Newt Gingrich’s “Solutions” for America’s Energy Woes: Drill, Baby, Drill!

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If anybody deserves credit for almost single-handedly revitalizing the once defunct movement for offshore oil drilling, it’s former Republican Speaker of the House Newt Gingrich.

After spending a few years wandering the political desert, salvaging his tarnished reputation and peddling his views on various conservative outlets, Gingrich made a political comeback of sorts when he founded American Solutions for Winning the Future, a supposedly non-partisan (or, in his words, “tri-partisan”) 527 group, in late 2007. While its mission is ostensibly to propose solutions for America’s most vexing issues by encouraging multi-sectoral grassroots engagement, the organization has largely come to be defined by its aggressive promotion of offshore drilling – a politically astute position that has helped it raise $13.1 million, according to a new investigative report published by the Center for Public Integrity.

Despite claims to the contrary, Gingrich has taken a highly partisan approach to running American Solutions, launching its “Drill here. Drill now. Pay less” campaign only a month before McCain called for the lifting of the ban on federal offshore drilling and going so far as to openly state his desire to do everything in his power to, “be helpful to the McCain campaign.” John McCain himself began to adopt the “Drill Now” slogan while on the campaign trail this summer, much to Gingrich’s delight, culminating in the loud “Drill, baby, drill!” cheers that erupted during the Republican convention.

The group is being underwritten by seven of McCain’s top fundraisers, including billionaire mogul Sheldon Adelson and American Financial Group CEO Carl Lindner. While it claims to be a grassroots-based organization, it has raised over $8.9 million, or 68 percent of its total funding, from 40 large donors. To avoid being subjected to stringent campaign finance laws, the group has refrained from formally endorsing John McCain’s candidacy though Gingrich has made no bones about his support for the Senator from Arizona.

As Joe Romm and others have noted, Gingrich has unfairly earned a reputation for being an environmental “moderate,” reaping praise from Slate and The Washington Post, which credited him for adopting a mainstream, bipartisan approach to environmentalism, and getting a starring role in a high-profile ad for Al Gore’s Alliance for Climate Protection.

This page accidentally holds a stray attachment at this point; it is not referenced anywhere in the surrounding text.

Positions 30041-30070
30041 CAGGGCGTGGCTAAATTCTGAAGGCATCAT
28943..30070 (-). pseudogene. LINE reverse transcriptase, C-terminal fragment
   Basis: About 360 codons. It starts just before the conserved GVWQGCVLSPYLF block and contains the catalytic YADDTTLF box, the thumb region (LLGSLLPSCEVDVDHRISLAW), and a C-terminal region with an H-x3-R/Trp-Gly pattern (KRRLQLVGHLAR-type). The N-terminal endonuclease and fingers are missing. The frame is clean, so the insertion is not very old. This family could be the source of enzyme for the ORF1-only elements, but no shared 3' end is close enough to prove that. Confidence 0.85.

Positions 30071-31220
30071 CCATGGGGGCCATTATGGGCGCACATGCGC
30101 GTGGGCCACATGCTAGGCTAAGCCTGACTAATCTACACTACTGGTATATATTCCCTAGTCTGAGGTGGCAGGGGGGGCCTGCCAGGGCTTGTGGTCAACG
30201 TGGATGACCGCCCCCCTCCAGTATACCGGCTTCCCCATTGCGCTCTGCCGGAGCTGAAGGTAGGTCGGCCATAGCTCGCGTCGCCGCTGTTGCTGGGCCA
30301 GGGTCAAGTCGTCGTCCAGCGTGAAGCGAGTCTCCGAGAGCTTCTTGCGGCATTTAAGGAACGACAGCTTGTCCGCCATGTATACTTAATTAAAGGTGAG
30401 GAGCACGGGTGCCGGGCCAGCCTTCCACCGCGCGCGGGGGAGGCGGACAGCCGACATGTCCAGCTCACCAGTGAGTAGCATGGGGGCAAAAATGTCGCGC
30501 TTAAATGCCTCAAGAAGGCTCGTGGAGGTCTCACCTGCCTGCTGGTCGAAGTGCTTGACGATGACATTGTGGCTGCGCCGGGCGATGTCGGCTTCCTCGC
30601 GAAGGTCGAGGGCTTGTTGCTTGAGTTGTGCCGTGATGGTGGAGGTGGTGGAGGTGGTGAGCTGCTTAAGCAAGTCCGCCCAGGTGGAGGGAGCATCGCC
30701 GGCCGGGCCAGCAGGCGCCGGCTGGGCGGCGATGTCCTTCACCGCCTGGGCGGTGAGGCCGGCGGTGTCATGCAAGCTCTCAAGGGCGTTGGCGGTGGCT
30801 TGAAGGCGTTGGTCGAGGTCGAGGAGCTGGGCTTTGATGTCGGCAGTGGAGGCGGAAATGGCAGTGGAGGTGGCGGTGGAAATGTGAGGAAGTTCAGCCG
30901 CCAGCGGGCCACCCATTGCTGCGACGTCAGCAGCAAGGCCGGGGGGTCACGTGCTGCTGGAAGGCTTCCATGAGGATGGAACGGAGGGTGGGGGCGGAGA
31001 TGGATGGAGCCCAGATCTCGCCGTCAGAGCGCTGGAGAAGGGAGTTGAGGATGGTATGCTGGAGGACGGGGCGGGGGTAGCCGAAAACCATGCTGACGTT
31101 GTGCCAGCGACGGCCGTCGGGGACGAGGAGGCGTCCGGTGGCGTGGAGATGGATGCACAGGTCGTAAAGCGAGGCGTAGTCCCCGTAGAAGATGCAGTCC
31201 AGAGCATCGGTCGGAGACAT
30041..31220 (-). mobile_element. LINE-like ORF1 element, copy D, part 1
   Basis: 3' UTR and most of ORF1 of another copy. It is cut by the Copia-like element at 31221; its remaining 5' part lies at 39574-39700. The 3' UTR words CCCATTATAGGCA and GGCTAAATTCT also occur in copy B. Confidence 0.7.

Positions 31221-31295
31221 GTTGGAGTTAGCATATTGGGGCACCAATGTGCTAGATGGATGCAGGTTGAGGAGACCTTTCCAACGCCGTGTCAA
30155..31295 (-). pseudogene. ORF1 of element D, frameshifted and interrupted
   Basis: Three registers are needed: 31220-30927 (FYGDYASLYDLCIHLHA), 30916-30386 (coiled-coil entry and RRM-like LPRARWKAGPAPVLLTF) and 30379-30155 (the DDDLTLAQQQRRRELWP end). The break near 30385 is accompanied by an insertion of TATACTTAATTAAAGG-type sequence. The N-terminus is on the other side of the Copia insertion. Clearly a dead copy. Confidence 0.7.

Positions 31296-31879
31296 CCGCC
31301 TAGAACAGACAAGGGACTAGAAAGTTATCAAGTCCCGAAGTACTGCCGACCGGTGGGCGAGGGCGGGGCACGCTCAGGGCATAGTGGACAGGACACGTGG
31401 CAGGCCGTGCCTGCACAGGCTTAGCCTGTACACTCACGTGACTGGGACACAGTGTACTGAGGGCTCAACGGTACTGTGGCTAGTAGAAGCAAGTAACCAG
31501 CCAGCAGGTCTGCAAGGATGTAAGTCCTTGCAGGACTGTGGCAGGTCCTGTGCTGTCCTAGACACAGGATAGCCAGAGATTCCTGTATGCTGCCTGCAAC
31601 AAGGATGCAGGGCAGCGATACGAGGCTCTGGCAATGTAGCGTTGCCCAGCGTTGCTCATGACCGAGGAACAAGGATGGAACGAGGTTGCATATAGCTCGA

Brad Johnson from Wonk Room reported on Friday that Gingrich was readying the next phase of American Solutions’ offshore drilling push, which include a new book – creatively titled “Drill Here. Drill Now. Pay Less” – published by right-wing imprimatur Regnery and “We Have the Power,” a movie created by his wife that will be distributed by the right-wing organization Citizens United. Gingrich’s devotion to the cause has already yielded substantial dividends: According to a recent CNN/Opinion Research poll, 74 percent of the electorate now supports offshore drilling – this despite the fact that even the Bush administration’s Energy Information Agency has admitted that the impact of drilling on oil prices would be insignificant.

Displaying his unique brand of “bipartisanship,” Gingrich has strenuously opposed all efforts to hash out a compromise deal on drilling, which would’ve opened up some offshore areas to drilling in exchange for guaranteeing the extension of renewable tax credits, lambasting the deal as “an $85 billion tax increase disguised as an energy bill” in a column for Human Events.Despite his protestations, the compromise bill may come up for a vote in the Congress as early as this Thursday.)

While it remains to be seen whether Gingrich’s latest ploy will prove successful, and whether it will carry McCain and Sarah Palin, his protégé, past the presidential finishing line, you can bet his name will come up again – if not this election cycle, then next year and, quite possibly, in 2012.

Editor’s note: this is Jeremy Jacquot first post for DeSmogBlog, please read DeSmogBlog welcomes Jeremy Jacquot.

 

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